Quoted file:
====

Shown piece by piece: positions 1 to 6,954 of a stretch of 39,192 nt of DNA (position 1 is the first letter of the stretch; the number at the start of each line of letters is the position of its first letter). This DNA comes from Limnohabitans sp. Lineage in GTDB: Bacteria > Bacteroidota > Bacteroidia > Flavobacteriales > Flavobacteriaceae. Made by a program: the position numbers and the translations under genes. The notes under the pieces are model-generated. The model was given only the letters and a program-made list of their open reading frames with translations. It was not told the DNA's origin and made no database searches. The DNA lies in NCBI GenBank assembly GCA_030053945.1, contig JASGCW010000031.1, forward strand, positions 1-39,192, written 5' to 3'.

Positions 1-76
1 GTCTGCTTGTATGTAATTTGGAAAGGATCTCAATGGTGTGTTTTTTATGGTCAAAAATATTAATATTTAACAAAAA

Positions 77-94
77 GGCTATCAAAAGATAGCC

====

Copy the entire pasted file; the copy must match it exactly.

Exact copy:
Shown piece by piece: positions 1 to 6,954 of a stretch of 39,192 nt of DNA (position 1 is the first letter of the stretch; the number at the start of each line of letters is the position of its first letter). This DNA comes from Limnohabitans sp. Lineage in GTDB: Bacteria > Bacteroidota > Bacteroidia > Flavobacteriales > Flavobacteriaceae. Made by a program: the position numbers and the translations under genes. The notes under the pieces are model-generated. The model was given only the letters and a program-made list of their open reading frames with translations. It was not told the DNA's origin and made no database searches. The DNA lies in NCBI GenBank assembly GCA_030053945.1, contig JASGCW010000031.1, forward strand, positions 1-39,192, written 5' to 3'.

Positions 1-76
1 GTCTGCTTGTATGTAATTTGGAAAGGATCTCAATGGTGTGTTTTTTATGGTCAAAAATATTAATATTTAACAAAAA

Positions 77-94
77 GGCTATCAAAAGATAGCC